June 14, 2016 – U.S. employers indicate stable hiring plans for the third quarter of 2016, according to the latest Manpower ‘Employment Outlook Survey,’ released today by ManpowerGroup.
Of the more than 11,000 U.S. employers surveyed, 23 percent anticipate increasing staff levels during the third quarter. This is a one percent increase from the second quarter, and a one percent decrease from the third quarter of 2015. Five percent of employers expect workforce reductions, and 71 percent expect no change in hiring plans. The final one percent of employers are undecided about their hiring intentions, resulting in a seasonally adjusted net employment outlook of +15 percent.
“Although employers have been increasingly cautious for the last three quarters, the U.S. hiring outlook is among the strongest globally, and we expect to see modest improvements in the labor market throughout most of the country,” said Kip Wright, senior vice president of Manpower in North America. “This is good news for job seekers and organizations; as the competition for talent heats up, the way in which companies engage individuals is more critical than ever. Employers need to ensure they have the skills and resources they need – right when they need them.”
U.S. Hiring Plans by Regions, Industry Sectors and Metro Areas / States
Quarter-over-quarter, U.S. employers in the Midwest, Northeast and South anticipate a slight decrease in hiring, while employers in the West expect hiring to remain relatively stable. Compared to one year ago at this time, the outlook is relatively stable in the Northeast and the West, and declines slightly in the Midwest and south.
Employers have a positive outlook in 12 of the 13 industry sectors included in the survey, with leisure & hospitality (+23 percent), wholesale & retail trade (+20 percent), transportation & utilities (+19 percent) and professional & business service (+18 percent) employers reporting the strongest hiring intentions.
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Among the 50 states, employers in Maine, Idaho, Montana, Delaware, Oregon and Kentucky report the strongest net employment outlooks, while Louisiana, New Jersey, Oklahoma, Nevada and Wyoming project the weakest.
Among employers in the 100 largest metropolitan statistical areas, the strongest job prospects are expected in Albany, NY; Richmond, VA; Charleston, SC; and Salt Lake City, UT. The weakest outlooks are projected in New Orleans and Baton Rouge, LA; Philadelphia, PA; Oklahoma City, OK; and Bakersfield, CA.
A Mixed Hiring Bag
The report follows mixed hiring figures and expectations emanating from employers throughout the U.S.
Employers only added 38,000 jobs in April, but the U.S. unemployment rate fell to 4.7 percent, according to the most recent U.S. Bureau of Labor Statistics report. While this sharp slowdown marks the fewest number of jobs created in more than five years, the unemployment rate now stands at its lowest mark since November 2007. The number of workers unemployed fell by 484,000 to 7.4 million.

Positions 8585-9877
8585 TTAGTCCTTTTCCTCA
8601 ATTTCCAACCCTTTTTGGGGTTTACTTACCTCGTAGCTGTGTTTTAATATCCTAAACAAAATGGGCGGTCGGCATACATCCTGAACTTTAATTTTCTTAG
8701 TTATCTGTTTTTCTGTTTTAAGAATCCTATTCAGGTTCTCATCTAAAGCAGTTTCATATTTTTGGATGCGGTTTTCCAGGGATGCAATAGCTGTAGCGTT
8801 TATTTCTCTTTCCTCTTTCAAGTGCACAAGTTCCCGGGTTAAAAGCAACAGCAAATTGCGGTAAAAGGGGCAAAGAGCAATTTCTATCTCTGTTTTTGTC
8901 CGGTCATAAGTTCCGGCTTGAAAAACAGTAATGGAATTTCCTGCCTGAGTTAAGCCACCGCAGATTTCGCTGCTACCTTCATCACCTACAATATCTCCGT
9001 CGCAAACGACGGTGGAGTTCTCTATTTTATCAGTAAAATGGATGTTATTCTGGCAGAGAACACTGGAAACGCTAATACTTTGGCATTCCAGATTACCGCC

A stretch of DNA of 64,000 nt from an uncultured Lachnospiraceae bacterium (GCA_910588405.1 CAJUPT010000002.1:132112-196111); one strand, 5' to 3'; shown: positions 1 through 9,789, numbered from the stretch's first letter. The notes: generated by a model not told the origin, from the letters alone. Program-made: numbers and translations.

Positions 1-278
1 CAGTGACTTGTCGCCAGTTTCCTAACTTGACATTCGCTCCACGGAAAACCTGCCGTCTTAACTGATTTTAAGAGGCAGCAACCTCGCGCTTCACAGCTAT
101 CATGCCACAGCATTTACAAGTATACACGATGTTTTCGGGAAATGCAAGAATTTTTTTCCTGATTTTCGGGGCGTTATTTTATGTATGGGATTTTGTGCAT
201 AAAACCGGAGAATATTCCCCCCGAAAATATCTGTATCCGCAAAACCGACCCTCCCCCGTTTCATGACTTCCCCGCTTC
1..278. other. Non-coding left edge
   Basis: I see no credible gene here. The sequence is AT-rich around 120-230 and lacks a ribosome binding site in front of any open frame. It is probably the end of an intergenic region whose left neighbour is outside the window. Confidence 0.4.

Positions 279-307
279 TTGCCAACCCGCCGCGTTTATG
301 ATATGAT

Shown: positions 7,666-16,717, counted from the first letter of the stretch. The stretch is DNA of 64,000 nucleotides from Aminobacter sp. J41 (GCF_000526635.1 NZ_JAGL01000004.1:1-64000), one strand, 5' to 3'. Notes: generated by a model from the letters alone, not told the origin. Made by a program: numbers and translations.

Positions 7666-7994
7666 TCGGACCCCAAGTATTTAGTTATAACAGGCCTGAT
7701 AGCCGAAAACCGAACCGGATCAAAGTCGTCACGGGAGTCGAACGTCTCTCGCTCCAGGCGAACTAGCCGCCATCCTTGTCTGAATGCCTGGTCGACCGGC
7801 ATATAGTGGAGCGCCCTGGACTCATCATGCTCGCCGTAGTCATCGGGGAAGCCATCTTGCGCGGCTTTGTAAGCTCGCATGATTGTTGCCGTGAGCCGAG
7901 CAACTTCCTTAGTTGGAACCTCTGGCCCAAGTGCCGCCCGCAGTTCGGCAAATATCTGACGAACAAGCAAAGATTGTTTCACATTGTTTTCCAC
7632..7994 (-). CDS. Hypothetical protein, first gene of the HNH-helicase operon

Eighty four percent of HR leaders say they are hiring for full-time positions, according to a recent report by recruiting services company LaSalle Network. The survey also found that 70 percent of respondents feel optimistic about the economy for the remainder of 2016. Leaders within the healthcare, technology, and education industries were more optimistic about their hiring plans.
In addition, U.S. employers generally are remaining confident in their hiring plans. According CareerBuilder’s annual job forecast, 36 percent of employers are planning to add full time, permanent employees in 2016.
Comparing industries, financial services (46 percent), information technology (44 percent), and healthcare (43 percent) are expected to outperform the national average for employers adding full-time staff. Manufacturing (37 percent) is expected to mirror the national average.
According to the ‘2016 Hiring Outlook: Strategies for Adapting to a Candidate-Driven Market’ report released by The Execu | Search Group, 66 percent of employers plan to hire additional staff this year.
And with companies expecting to hire, employees have their eyes set on new positions. Twenty one percent of workers plan to look for new jobs in 2016, according to a new study released by Penna. Forty eight percent of people claimed the main reason for the change was that they were searching for better pay and benefits. Another 44 percent said it was down to the promise of greater development opportunities, while 32 percent said they were simply looking for a change in career direction. Penna’s survey found that employees aged 18 to 24 were the most likely to be planning a move this year, while 25 percent of those aged 25 to 34 are considering leaving their posts.
Contributed by Scott A. Scanlon, Editor-in-Chief, Hunt Scanlon Media